Cameras to catch racist thugs in shops

Inspector Mark Rennie holds a miniature body cam outside Drylaw Police station. Picture: Ian Rutherford
Inspector Mark Rennie holds a miniature body cam outside Drylaw Police station. Picture: Ian Rutherford
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MINI “body cams” are being issued to shopkeepers in the Capital in a bid to catch racist thugs who abuse them in their stores.

The tiny cameras, which are being issued by police, also include a microphone and can be worn by shop staff and security guards who fall victim to racial attacks.

Police will use the footage to track down the yobs before it is passed to the courts as evidence for prosecutions.

And officers hope the inch-long devices will have a deterrent effect and help drive down hate crimes in shops.

It is the first time such cameras have been deployed in Edinburgh, with a pilot scheme now launched in the north of the city. If the £75 cameras prove successful, the new approach will be rolled out across the Capital.

Seventeen cameras, which can record incidents at the touch of a button, have been bought by Police Scotland for distribution to shop staff.

Inspector Mark Rennie, of Drylaw police station said: “We often find store security guards and shop staff receive racist abuse when they challenge shoplifters or refuse purchases.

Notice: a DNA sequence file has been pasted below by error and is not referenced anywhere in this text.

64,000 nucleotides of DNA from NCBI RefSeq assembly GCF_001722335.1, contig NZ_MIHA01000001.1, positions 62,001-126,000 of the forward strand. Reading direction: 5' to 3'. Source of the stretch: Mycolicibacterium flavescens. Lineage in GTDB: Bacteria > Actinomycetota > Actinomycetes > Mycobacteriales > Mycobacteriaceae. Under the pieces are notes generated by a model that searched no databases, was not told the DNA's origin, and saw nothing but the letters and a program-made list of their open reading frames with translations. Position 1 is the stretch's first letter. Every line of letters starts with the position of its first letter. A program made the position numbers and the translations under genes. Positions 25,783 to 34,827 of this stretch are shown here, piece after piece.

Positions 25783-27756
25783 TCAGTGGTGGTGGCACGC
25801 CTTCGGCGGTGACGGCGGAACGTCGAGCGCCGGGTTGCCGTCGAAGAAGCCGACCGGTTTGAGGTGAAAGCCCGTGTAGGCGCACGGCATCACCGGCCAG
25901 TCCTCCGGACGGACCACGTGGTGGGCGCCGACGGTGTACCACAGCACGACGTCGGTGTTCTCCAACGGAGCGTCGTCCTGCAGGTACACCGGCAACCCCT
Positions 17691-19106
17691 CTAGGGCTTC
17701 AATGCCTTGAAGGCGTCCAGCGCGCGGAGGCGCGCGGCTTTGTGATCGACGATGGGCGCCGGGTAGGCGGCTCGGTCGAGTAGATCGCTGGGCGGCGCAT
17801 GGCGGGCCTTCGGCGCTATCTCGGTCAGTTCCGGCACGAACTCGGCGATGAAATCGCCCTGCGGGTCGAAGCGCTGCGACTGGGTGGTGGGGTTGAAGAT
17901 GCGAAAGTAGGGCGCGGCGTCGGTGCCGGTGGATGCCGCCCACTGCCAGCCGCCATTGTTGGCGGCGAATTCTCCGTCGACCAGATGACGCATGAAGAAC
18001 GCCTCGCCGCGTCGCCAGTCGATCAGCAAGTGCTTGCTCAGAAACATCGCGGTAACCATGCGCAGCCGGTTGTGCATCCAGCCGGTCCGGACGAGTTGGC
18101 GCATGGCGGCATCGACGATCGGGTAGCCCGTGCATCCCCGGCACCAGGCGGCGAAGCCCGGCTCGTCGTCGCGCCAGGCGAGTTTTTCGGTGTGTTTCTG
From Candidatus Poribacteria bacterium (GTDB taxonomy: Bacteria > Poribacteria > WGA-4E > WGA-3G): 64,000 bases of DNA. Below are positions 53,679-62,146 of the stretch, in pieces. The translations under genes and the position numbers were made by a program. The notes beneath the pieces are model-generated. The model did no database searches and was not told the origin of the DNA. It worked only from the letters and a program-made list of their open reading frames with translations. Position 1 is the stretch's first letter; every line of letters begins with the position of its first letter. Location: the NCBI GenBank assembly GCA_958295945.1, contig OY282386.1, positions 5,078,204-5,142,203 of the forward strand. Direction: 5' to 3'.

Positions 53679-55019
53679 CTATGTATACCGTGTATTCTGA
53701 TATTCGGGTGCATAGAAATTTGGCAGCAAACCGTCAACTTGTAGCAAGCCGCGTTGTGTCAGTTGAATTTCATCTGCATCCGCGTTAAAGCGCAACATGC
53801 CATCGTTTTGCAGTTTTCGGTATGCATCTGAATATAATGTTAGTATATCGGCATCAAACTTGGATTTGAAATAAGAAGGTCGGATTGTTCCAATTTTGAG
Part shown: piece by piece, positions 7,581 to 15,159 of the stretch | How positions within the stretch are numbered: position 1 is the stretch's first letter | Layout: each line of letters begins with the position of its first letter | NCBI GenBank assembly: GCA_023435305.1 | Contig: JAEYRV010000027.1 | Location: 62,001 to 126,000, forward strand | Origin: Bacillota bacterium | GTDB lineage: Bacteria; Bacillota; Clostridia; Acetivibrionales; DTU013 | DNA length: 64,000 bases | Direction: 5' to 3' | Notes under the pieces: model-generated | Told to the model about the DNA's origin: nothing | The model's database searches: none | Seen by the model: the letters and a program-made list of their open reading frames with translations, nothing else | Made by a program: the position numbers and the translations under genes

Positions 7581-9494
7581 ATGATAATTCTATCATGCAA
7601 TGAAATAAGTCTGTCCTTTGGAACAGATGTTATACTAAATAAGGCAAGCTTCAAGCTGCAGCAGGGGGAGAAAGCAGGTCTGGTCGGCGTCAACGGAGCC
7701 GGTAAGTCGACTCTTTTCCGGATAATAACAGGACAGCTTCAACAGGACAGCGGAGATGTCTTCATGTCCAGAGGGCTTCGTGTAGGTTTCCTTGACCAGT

“It’s totally unwarranted and unacceptable, and these cameras are intended to provide reassurance to staff who have experienced such an incident, by offering a deterrent and helping to assist police collect evidence to identify offenders.

“In north Edinburgh, 30 to 40 per cent of hate crime involves shops and businesses so it’s a significant issue for us. Anything we can do to reassure people and give extra security and confidence is welcomed.”

Insp Rennie said that the body cams were not a response to a rising problem in the area. New figures showed that hate crime fell by 27 per cent in north Edinburgh between April and the end of July, dropping from 135 crimes for the same period last year to 117.

But racist incidents reported to the police in Edinburgh soared by 20 per cent in a year, according to figures released in December, rising from 844 in 2010-11 to 1017 in 2011-12.

The metal cased cameras are about the same size as a USB drive, and can be attached to clothes or worn round the neck. They can also sit on a stand on a store counter.

Insp Rennie said: “The advantage is that they are mobile so they can be taken anywhere in a shop rather than relying on CCTV in a fixed location. They are very good quality and robust devices.

“Shopkeepers who report a particular problem with hate crime will be offered the cameras following a security review of their premises.

“If they prove to be successful then I’m sure shopkeepers themselves may invest in their own body cameras to add to their existing security arrangements.”

Foysol Choudhury, chairman of Edinburgh and Lothian Regional Equality Council, said: “We welcome the initiative of Police Scotland of making small body cameras available, which will help safeguard and protect persons vulnerable to hate crimes. We also believe that it would make local business owners and employees confident to conduct their business as well as report instances of hate crime.

“As a lot of people are not aware of processes about reporting hate crimes, the body cameras will make them confident about garnering evidence of such crimes. We hope that this step will increase rates of reporting of hate crimes.”